Time to interrogate the real issues

I am not a big fan of British media. But the BBC’s HardTalk is an exception. It should be a required viewing for all journalism students.

The other day, I was watching the HardTalk interview featuring Zimbabwe’s other deputy prime minister, Arthur Mutambara.

A thrill a minute!

I never thought watching a television interview could be so fascinating and addictive.

The interviewer poked holes in Mutambara’s illusions and left him naked.

It was fun watching a politician making a fool of himself.

Why can’t our journalists be so potent and clinical in pursuing the truth?

Bring back the excitement into the news. PM Live, AM Live, 702 — they are all tame. Print media too. Politicians are allowed to get away with murder. They are treated with kid gloves. No in-depth analysis is offered.

Even the so-called experts and analysts bring no joy. All you hear are sound bites with no substance. Lazy analysis tends to distort the reality.

Take the current debate of the alleged African National Congress (ANC) takeover by the l eft. For the life of me, I can never locate this mysterious “left”. Who are they? How do you define the left? Don’t tell me, it’s those who can quote Karl Marx, smoke Cuban cigars and hero-worship Fidel Castro.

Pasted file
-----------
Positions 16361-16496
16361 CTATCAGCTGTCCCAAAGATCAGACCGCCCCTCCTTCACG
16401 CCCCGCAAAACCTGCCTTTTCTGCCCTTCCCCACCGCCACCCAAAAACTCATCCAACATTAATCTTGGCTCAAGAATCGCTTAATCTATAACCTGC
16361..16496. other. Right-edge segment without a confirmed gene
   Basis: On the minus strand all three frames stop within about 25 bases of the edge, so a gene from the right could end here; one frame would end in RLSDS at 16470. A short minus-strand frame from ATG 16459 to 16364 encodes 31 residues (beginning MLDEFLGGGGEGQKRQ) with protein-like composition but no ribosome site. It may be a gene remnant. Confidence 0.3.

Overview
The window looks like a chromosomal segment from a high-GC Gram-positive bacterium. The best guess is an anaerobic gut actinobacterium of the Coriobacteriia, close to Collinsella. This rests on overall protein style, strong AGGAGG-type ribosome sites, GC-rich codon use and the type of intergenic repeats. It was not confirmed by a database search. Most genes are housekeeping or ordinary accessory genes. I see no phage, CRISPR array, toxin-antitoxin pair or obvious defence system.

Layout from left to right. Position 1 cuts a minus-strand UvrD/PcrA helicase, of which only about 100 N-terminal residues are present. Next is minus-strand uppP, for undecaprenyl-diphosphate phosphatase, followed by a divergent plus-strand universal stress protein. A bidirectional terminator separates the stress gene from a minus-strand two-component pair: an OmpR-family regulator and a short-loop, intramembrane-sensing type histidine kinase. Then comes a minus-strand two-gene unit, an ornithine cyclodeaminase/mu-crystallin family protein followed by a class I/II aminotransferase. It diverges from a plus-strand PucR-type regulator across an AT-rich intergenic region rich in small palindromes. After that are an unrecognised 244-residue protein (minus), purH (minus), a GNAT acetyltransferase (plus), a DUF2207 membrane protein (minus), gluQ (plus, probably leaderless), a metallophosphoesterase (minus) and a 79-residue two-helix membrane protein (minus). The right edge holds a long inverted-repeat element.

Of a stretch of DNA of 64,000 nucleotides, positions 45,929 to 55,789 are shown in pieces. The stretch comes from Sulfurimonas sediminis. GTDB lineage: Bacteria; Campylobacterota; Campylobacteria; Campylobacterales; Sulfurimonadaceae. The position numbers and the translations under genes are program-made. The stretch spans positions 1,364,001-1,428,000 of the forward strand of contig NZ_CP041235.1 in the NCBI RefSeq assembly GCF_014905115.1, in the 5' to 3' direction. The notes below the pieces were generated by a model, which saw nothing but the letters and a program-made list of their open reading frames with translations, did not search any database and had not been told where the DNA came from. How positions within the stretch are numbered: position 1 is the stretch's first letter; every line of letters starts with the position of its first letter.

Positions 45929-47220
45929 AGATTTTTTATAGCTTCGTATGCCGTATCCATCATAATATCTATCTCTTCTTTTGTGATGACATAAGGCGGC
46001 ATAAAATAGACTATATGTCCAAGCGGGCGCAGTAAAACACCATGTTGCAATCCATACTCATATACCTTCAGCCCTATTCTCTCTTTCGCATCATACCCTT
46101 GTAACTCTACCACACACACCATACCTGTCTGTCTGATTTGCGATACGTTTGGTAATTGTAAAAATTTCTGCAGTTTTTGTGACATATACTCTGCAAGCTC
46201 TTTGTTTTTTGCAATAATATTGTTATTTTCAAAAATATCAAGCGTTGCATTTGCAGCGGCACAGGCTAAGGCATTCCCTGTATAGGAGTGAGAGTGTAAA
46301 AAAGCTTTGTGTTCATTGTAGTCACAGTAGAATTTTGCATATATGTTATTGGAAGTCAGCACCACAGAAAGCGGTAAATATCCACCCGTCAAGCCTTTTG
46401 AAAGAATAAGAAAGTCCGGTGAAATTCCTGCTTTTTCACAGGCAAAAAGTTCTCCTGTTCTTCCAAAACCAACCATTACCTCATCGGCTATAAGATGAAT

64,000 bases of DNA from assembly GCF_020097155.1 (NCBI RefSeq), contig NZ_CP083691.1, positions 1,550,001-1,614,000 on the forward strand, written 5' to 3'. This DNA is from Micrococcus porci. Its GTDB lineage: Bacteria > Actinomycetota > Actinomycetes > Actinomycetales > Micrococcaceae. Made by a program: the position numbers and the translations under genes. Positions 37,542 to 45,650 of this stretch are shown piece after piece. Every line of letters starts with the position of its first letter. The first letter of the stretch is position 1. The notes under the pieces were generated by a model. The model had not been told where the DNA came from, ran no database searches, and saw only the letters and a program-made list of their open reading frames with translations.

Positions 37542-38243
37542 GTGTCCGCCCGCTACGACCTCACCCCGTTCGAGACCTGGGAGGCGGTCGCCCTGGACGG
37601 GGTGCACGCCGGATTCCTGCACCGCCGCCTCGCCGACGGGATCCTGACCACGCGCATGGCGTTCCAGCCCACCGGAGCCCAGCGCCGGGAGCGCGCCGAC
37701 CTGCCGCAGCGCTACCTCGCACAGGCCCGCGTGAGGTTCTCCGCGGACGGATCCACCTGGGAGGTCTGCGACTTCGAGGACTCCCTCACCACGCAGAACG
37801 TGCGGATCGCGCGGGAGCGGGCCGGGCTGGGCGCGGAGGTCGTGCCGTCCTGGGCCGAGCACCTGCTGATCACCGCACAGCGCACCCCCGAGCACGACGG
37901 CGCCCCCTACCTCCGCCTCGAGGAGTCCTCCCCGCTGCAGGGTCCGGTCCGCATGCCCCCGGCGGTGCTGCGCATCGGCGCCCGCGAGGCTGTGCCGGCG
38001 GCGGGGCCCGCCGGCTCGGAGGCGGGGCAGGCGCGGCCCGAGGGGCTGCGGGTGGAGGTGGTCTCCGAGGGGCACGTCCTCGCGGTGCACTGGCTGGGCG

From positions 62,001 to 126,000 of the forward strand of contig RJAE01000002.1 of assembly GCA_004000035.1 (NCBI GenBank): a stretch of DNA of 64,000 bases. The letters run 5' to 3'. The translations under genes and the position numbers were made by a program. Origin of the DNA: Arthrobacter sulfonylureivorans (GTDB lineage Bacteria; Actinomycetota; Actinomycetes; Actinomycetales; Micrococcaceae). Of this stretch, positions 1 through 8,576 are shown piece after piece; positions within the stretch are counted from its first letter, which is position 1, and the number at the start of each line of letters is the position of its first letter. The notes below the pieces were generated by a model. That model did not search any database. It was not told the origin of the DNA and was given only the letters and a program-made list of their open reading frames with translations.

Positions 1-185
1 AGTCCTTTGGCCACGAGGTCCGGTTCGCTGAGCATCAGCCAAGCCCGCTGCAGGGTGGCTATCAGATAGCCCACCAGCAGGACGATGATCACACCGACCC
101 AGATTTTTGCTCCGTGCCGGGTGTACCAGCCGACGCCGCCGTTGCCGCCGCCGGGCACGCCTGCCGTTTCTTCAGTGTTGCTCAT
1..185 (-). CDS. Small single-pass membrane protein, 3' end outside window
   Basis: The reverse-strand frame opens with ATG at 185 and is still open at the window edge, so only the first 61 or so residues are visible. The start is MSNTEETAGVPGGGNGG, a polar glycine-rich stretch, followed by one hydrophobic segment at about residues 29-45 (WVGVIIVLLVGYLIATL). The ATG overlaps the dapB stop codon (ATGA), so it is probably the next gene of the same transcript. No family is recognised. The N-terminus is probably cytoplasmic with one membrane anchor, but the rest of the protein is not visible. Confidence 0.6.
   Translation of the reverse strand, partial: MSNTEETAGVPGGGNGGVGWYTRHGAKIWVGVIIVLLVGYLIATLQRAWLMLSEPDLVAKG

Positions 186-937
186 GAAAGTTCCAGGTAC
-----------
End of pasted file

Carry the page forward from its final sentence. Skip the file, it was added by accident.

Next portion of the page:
The leadership of the Congress of South African Trade Unions and the South African Communist Party cannot be defined as “left”. Merely shouting revolutionary sounding slogans does not make you Che Guevara. Talk of workers’ rights and threats of nationalisation are not enough.

Blade Nzimande and Zwelinzima Vavi are more capitalist than Patrice Motsepe. Can you call this comrade a communist who earns a salary of more than half a million a year, drives a German sedan, dines in Melrose Arch, lives in an affluent suburb of Jo’burg, flies first class, and sends his children to model C schools? If this is a hallmark of the “left” then I am an Afrikaner.

Honestly, who represents the “left” agenda in the ANC? I stand to be corrected, but is not the ANC by its nature a pro-poor organisation? The presence of few millionaires within its ranks does not change its character.

The question remains, what is eating the comrades? What are they squabbling over?

The real battle is about money and controlling state resources. It is not an ideological tussle between the communists and capitalists, it is pure personal greed by the elites.

Let us not sugar-coat or dignify personal greed as “left” ideology.

There is nothing leftist in comrades fighting for the control of the keys to the vault.

Let us not be fooled by slogans and rhetoric.

It is all a smokescreen.

It is time to interrogate the real issues and expose the lies.

Dr Lucas Ntyintyane

Cresta